(Oct. 21, 2021) Half a dozen old-school Ocean Pines residents participated in a “History Panel,” discussion last Sunday as part of the larger Worcester County History Week that began that day.
Panel speakers included Sue Adkins, Jack Barnes, Sharyn O’Hare, Gloria Richards, Ed Moran and Alta Weiss.
Weiss and her husband, Fred, purchased property when lots were first made available in 1969 and completed construction on their home in 1971.
“Our road was still dirt when they built it and we were the first house on Sandy Hook Road,” she said.
Weiss was invited to sit on the panel for her perspective as an original resident and also for her longtime involvement with publishing the Ocean Pines newsletter.
“I took over for 14 years,” she said.
Weiss said during the early era of Ocean Pines the geographic footprint was significantly smaller compared to current times.
“It’s very different from what the original concept was from developer Boise Cascade,” she said.
Weiss said the present day southern end of Ocean Pines was not included in the original land plats.
“They just kept buying,” she said.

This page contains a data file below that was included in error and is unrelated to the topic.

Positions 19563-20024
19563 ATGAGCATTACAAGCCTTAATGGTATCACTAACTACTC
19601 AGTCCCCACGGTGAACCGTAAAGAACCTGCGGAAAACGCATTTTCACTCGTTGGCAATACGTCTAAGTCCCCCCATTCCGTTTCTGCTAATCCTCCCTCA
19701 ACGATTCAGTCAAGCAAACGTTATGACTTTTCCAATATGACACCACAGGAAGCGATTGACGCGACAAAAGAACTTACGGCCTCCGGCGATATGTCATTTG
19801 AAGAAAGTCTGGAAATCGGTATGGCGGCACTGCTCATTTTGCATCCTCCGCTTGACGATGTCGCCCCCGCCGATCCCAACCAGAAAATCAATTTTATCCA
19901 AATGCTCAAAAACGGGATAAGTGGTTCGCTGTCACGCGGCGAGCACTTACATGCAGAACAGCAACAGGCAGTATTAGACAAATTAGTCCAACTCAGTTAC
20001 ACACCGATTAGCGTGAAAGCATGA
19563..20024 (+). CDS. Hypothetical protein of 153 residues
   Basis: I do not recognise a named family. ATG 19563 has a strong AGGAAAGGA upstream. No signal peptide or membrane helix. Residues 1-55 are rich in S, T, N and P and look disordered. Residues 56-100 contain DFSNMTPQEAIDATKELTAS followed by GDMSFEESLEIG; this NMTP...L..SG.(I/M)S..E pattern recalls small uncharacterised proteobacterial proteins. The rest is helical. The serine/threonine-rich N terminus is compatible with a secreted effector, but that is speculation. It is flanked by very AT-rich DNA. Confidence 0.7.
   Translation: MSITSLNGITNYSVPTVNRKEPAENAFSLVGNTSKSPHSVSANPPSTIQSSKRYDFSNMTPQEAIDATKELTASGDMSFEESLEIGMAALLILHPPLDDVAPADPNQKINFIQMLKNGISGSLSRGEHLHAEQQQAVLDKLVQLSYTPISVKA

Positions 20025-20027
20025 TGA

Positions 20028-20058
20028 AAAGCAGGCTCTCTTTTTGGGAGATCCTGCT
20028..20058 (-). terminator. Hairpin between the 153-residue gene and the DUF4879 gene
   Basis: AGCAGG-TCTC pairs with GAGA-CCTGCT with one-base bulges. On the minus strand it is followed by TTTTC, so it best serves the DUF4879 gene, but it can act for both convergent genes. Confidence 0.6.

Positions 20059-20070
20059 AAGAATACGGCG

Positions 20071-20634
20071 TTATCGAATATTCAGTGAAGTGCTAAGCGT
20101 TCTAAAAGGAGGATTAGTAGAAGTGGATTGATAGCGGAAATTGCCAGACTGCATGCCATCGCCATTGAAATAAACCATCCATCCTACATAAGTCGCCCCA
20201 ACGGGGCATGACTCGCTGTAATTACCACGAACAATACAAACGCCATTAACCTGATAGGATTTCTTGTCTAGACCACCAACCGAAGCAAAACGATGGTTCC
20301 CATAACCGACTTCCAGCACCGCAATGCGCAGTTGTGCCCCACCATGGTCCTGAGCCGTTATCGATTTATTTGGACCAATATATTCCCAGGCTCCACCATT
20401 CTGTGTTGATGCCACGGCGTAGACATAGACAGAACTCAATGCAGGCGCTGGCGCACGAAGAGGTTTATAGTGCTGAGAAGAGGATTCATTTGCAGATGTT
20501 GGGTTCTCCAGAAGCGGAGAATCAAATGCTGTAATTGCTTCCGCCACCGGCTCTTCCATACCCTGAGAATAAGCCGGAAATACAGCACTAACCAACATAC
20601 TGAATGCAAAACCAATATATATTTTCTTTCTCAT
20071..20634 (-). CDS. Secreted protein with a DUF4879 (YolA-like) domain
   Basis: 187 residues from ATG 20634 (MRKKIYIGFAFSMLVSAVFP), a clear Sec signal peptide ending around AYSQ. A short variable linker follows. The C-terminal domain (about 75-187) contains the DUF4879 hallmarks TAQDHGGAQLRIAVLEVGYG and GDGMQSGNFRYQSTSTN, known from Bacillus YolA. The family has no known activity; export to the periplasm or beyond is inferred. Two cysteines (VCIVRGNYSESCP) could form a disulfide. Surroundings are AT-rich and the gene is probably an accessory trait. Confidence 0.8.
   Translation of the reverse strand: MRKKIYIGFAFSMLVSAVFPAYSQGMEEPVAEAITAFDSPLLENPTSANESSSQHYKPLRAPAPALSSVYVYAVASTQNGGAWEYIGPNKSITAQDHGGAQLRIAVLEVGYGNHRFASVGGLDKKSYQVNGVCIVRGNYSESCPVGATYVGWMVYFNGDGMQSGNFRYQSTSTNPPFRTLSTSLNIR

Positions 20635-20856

Although eventually a year-round residence for many property owners, Weiss said marketing plans were different when the community was first established.
“The original concept was vacation homes,” she said. “That’s what they were selling, and lots were small.”
In fact, the home Weiss had constructed was one of the first two-story structures in the Pines.
“The sales people would always come by and show our house,” she said.
The community expanded over the decades as residents from nearby cities, such as Baltimore and Philadelphia, descended upon the region.
“We had all sorts of good places to try to get people to come here,” she said.
Weiss noted the wide age disparity among initial Pines settlers.
“One of the biggest things was you were either old or young, there wasn’t any in between,” she said. “It was the young folks like me, Gloria Richards and Sharyn O’Hare starting our families.”
The parental camaraderie grew through recurring holiday festivities.
“We were the mothers who had to get together and do Halloween and Christmas and all those kinds of events in the early days,” she said.
Weiss also noted during the beginning years in Ocean Pines the Board of Directors was the exclusive purview of developer Boise Cascade.
“They would fill the board from their own group of people,” she said. “It wasn’t open to vote yet.”
Regardless of government changes and housing expansions over the past half century, Weiss is still content to call the Pines home.
“It’s a nice place to live and we’ve lived in the same house for all these years,” she said.
The history panel presentation is slated for inclusion online at the Ocean Pines Academy. To view the event visit oceanpines.org/web/pages/ocean-pines-academy.
For information on Worcester County History Week visit facebook.com/WorcesterCountyHistoryWeek.